By Vincent Brault, Senior Vice President of Product and Innovation
The idea of the European Patent with Unitary Effect with an associated Unified Patent Court (UPC) aims to harmonise EU patent law and to avoid that a patent holder has to litigate for the same patent in several EU countries. The reform, planned from 2013 onwards, also promises significant savings in translation costs and renewal fees, especially for companies that decide to apply for a patent in several countries. But the project has suffered a number of setbacks this year: First, as a result of the Brexit, the UK government announced that it would not participate in the UPC, then the Federal Constitutional Court annulled the German approval of the Patent Court.
Questionable Participation by Germany and the United Kingdom
A UK government spokesman said literally in February: “Participating in a court that applies EU law and bound by the CJEU is inconsistent with our aims of becoming an independent self-governing nation”. The British parliament had already ratified the UPC agreement in 2018. In the case of the German approval, however, the constitutional judges criticised in March that the approval act for the UPC would have required a two-thirds majority in parliament. At the vote in April 2017, however, only a small fraction of the members of the Bundestag were present. Therefore, the consent was invalid.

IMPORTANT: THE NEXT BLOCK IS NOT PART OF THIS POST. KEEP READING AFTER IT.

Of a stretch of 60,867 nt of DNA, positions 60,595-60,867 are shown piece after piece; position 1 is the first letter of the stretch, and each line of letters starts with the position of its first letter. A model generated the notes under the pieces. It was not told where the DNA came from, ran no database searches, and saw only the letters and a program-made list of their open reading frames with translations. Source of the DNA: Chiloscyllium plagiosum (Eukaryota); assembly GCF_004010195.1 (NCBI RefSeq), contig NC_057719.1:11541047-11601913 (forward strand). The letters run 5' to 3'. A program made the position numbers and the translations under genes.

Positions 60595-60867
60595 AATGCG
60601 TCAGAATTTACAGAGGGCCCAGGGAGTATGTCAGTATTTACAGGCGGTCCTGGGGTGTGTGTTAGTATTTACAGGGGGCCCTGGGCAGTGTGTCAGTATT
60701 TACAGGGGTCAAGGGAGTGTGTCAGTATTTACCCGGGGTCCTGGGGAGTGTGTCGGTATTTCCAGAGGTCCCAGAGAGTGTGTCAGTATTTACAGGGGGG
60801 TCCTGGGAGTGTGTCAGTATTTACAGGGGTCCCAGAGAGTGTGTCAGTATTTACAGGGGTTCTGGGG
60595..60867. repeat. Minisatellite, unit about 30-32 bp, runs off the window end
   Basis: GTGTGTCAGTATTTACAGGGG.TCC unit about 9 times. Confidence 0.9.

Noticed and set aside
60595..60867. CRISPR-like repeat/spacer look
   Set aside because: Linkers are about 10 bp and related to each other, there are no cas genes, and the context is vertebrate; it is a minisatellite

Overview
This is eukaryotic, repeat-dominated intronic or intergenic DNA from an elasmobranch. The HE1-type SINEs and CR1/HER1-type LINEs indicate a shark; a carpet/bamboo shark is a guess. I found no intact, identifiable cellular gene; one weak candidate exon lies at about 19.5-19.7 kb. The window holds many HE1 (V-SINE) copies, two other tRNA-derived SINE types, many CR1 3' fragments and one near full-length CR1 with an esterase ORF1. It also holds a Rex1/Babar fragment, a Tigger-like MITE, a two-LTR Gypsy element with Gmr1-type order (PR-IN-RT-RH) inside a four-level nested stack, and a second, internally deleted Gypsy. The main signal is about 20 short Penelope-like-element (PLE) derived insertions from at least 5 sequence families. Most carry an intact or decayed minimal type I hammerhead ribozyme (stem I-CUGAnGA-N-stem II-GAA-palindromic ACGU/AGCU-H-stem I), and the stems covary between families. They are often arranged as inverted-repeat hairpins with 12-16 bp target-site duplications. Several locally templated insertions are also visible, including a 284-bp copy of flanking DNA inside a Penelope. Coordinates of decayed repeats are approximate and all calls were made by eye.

Due to these developments, the UPC project is still on hold: the ratification of the three largest patent applicants Germany, France and the United Kingdom was previously considered an absolute prerequisite for the entry into force of the unified patent system. The European Patent Office (EPA) previously expected that the UPC would be able to start work by the end of this year. But this now seems more uncertain than ever due to developments in Germany and the United Kingdom.
The Federal Government Wants to Hold on to the UPC
The German government has already stated that it intends to stick to the plan and vote again on a law on European patent reform. Many EU member states want to adhere to the UPC: a single patent that covers almost all of Europe and is automatically valid in all participating states would be very attractive for companies and can therefore count on the support of industry. The project should therefore not yet be written off completely.
Revising the Agreement Probably Necessary
However, a revision of the agreement seems necessary, as the withdrawal of the United Kingdom also requires a decision on a new seat of the UPC. An office of the Patent Court was previously planned in London, but this will be a difficult challenge given the current political circumstances.
It is clear that the simplification of the European patent system, which has been sought for years, is still a long way off. Without the participation of all the countries originally planned, some of the impact will be lost. However, if the United Kingdom’s withdrawal is the only option and the Bundestag agrees by a two-thirds majority in a second attempt, the unitary patent could still provide coverage in many remaining EU countries. In any case, patent protection in the United Kingdom will continue to be available separately via the European Patent Office.